The blood concentration time curve of curdione in mice after administration was shown in Fig. 4. The non-compartmental model was used to fit the pharmacokinetic parameters, Table 2. Curdione has a short half-life in mice, indicating that its metabolism was fast. Bioavailability is closely related to drug efficacy, especially for drugs with narrow therapeutic index, small dose, low solubility and emergency use, the change in bioavailability has a particularly serious impact on clinical efficacy [36–38]. When the bioavailability changes from low to high, could lead to poisoning and even life-threatening. On the contrary, it will not achieve the desired curative effect and delay the treatment. The influence of bioavailability should be considered when analyzing the ineffectiveness, inefficiency or poisoning of drug therapy in clinical analysis. At present, there is no literature report on the bioavailability of curdione by UPLC-MS/MS. Considering the cost and operability of human pharmacokinetic experiments, mice were selected as the experimental animal model in this work to preliminarily investigate the bioavailability characteristics of curdione, to provide a reference for the design of clinical experiments. The bioavailability of curdione in mice (20 mg kg−1) was 6.5%, indicating that its oral bioavailability was relatively low.

Fig. 4.
Fig. 4.

Blood concentration-time curve of curdione after administered intravenously (iv, 5 mg kg−1) and orally (po, 20 mg kg−1) in mice

Citation: Acta Chromatographica 2022; 10.1556/1326.2022.01020

Table 2.

Main pharmacokinetic parameters after intravenous (iv) and oral (po) administration of curdione in mice

GroupAUC(0-t) (ng mL−1*h)AUC(0-∞) (ng mL−1 *h)t1/2z (h)CLz/F (L h−1 kg−1)Vz/F (L kg−1)Cmax (ng mL−1)
iv (5 mg kg−1)91.2±13.795.3±15.93.5±2.153.8±9.5259.8±124.7136.1±41.1
po (20 mg kg−1)23.8±6.825.4±6.83.1±1.6841.9±266.93864.8±2515.76.4±1.7

Conclusion

A UPLC-MS/MS method was established, with MRM in ESI positive ion mode were used to determine the blood curdione concentration of mice after intravenous and oral administration. The results showed that curdione metabolized rapidly in mice and had low oral bioavailability of 6.5%.

Acknowledgements

This work was supported by the Young Talent Project of Wenzhou Medical University.

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  • 1.

    Cui, Y.Y. ; Liu, J.G. ; Zhao, F.H. ; Shi, D.Z. Zhongguo Zhong Yao Za Zhi 2015, 40, 12301234.

  • 2.

    Qian, W. ; Zhao, F.H. ; Shi, D.Z. Zhongguo Zhong Xi Yi Jie He Za Zhi 2012, 32, 575576.

  • 3.

    Han, H. ; Wang, L. ; Liu, Y. ; Shi, X. ; Zhang, X. ; Li, M. ; Wang, T. Food Funct. 2019, 10, 224234.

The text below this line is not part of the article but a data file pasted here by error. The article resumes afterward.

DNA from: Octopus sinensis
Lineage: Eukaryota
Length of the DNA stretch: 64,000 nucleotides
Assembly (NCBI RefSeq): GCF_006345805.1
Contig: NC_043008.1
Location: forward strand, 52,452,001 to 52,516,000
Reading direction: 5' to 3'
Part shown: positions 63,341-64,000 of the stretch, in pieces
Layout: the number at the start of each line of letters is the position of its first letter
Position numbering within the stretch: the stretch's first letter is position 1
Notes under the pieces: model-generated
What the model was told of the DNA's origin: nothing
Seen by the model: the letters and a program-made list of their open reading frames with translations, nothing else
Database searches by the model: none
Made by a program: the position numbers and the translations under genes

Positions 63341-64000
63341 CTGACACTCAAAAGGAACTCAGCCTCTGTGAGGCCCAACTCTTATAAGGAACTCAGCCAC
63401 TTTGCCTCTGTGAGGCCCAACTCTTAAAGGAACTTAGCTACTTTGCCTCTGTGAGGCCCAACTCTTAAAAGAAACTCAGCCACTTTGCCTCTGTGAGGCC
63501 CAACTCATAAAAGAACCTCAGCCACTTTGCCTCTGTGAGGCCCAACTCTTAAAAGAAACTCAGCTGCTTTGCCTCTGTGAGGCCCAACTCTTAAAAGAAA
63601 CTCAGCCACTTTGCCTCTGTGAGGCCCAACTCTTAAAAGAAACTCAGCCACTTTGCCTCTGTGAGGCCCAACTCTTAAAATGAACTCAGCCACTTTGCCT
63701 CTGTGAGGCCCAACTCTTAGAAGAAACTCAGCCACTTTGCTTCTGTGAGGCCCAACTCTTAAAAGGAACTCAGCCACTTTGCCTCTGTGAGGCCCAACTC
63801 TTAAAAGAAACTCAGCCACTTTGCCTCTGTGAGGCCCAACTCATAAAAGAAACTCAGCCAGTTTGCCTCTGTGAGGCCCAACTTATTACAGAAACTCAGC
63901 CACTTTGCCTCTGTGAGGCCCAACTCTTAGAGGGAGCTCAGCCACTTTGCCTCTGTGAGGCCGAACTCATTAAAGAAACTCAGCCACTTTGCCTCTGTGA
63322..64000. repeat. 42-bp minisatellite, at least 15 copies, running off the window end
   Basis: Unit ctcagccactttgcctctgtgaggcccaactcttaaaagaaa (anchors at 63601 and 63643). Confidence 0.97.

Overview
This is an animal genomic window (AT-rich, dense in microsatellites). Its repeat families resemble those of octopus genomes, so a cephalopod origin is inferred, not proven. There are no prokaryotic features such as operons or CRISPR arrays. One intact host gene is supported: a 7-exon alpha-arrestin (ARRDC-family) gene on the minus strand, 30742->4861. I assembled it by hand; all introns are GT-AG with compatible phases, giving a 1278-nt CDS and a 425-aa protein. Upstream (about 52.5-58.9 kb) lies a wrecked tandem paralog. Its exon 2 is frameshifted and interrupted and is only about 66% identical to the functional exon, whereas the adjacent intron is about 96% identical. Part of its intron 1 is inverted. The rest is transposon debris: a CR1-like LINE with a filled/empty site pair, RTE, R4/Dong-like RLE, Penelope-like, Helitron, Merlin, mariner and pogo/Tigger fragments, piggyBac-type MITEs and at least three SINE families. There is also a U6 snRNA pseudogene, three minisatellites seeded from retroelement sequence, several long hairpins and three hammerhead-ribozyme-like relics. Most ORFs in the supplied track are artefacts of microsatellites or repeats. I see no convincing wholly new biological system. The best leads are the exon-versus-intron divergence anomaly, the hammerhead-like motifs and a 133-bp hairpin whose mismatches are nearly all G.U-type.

• 4.

    Loc, N.H. ; Diem, D.T. ; Binh, D.H. ; Huong, D.T. ; Kim, T.G. ; Yang, M.S. Mol. Biotechnol. 2008, 38, 8187.

  • 5.

    Tariq, S. ; Imran, M. ; Mushtaq, Z. ; Asghar, N. Lipids Health Dis. 2016, 15, 39.

  • 6.

    Liu, P. ; Miao, K. ; Zhang, L. ; Mou, Y. ; Xu, Y. ; Xiong, W. ; Yu, J. ; Wang, Y. Respir. Res. 2020, 21, 58.

  • 7.

    Wu, Z. ; Zai, W. ; Chen, W. ; Han, Y. ; Jin, X. ; Liu, H. J. Cardiovasc. Pharmacol. 2019, 74, 118127.

  • 8.

    Fang, H. ; Gao, B. ; Zhao, Y. ; Fang, X. ; Bian, M. ; Xia, Q. Phytomedicine 2019, 61, 152859.

  • 9.

    Zhang, D. ; Qiao, W. ; Zhao, Y. ; Fang, H. ; Xu, D. ; Xia, Q. Fitoterapia 2017, 116, 106115.

  • 10.

    Li, X.J. ; Liang, L. ; Shi, H.X. ; Sun, X.P. ; Wang, J. ; Zhang, L.S. Neuropsychiatr Dis. Treat. 2017, 13, 17331740.

  • 11.

    Kong, Q. ; Ma, Y. ; Yu, J. ; Chen, X. Sci. Rep. 2017, 7, 15543.

  • 12.

    Hong, B. ; Li, W. ; Dong, M. ; Niu, Y. Pak. J. Pharm. Sci. 2017, 30, 809816.

  • 13.

    Li, J. ; Bian, W.H. ; Wan, J. ; Zhou, J. ; Lin, Y. ; Wang, J.R. ; Wang, Z.X. ; Shen, Q. ; Wang, K.M. Asian Pac. J. Cancer Prev. 2014, 15, 999710001.

    • Crossref
    • Search Google Scholar
    • Export Citation
  • 14.

    Kong, Q. ; Sun, F. ; Chen, X. Cell J. 2013, 15, 160165.

  • 15.

    Oh, O.J. ; Min, H.Y. ; Lee, S.K. Arch. Pharm. Res. 2007, 30, 12361239.

  • 16.

    Hou, X.L. ; Hayashi-Nakamura, E. ; Takatani-Nakase, T. ; Tanaka, K. ; Takahashi, K. ; Komatsu, K. ; Takahashi, K. Evid Based Complement Alternat Med. 2011, 2011, 913898.

    • Crossref
    • Search Google Scholar
    • Export Citation
  • 17.

    Ma, X.C. ; Zheng, J. ; Wu, L.J. ; Guo, D.A. Magn. Reson. Chem. 2007, 45, 9092.

  • 18.

    Xia, Q. ; Wang, X. ; Xu, D.J. ; Chen, X.H. ; Chen, F.H. Thromb. Res. 2012, 130, 409414.

  • 19.

    Li, J. ; Mao, C. ; Li, L. ; Ji, D. ; Yin, F. ; Lang, Y. ; Lu, T. ; Xiao, Y. ; Li, L. J. Pharm. Biomed. Anal. 2014, 95, 146150.

  • 20.

    Lv, D. ; Cao, Y. ; Dong, X. ; Chen, X. ; Lou, Z. ; Chai, Y. Biomed. Chromatogr. 2014, 28, 782787.

  • 21.

    Ma, J. ; Dong, J. ; Lin, G. ; Yue, L. ; Xiang, Z. ; Xu, R. ; Hu, L. ; Wang, X. Biomed. Chromatogr. 2012, 26, 655659.

  • 22.

    Meng, X. ; Zhang, T. ; Li, Y. ; Pan, Q. ; Jiang, J. ; Luo, Y. ; Chong, L. ; Yang, Y. ; Xu, S. ; Zhou, L. ; Sun, Z. Biomed. Chromatogr. 2015, 29, 14991505.

    • Crossref
    • Search Google Scholar
    • Export Citation
  • 23.

    Peng, Y. ; Zhang, M. ; Li, W. ; Liu, B. ; Wu, H. ; Jiang, F. ; Zhao, L. ; Zhu, H. Biomed. Chromatogr. 2014, 28, 13601365.

  • 24.

    Wang, B. ; Yang, S. ; Sheng, L. ; Li, Y. Biomed. Chromatogr. 2015, 29, 13931398.

  • 25.

    Yu, X. ; Liu, H. ; Xu, X. ; Hu, Y. ; Wang, X. ; Wen, C. J. Chromatogr. B-Anal. Technol. Biomed. Life Sci. 2021, 1179.

  • 26.

    Chen, F. ; Yu, Z. ; Wang, X. J. Chromatogr. B-Anal. Technol. Biomed. Life Sci. 2021, 1180.

  • 27.

    Yang, J. ; Zeng, G. ; Ma, J. ; Wang, X. ; Zhou, Q. J. Anal. Methods Chem. 2021, 2021.

  • 28.

    Wen, C. ; Zhou, C. ; Jin, Y. ; Hu, Y. ; Wang, H. ; Wang, X. ; Yang, X. Curr. Pharm. Anal. 2021, 17, 602612.

  • 29.

    Sun, W. ; Jiang, X. ; Wang, X. ; Bao, X. Curr. Pharm. Anal. 2021, 17, 547553.

  • 30.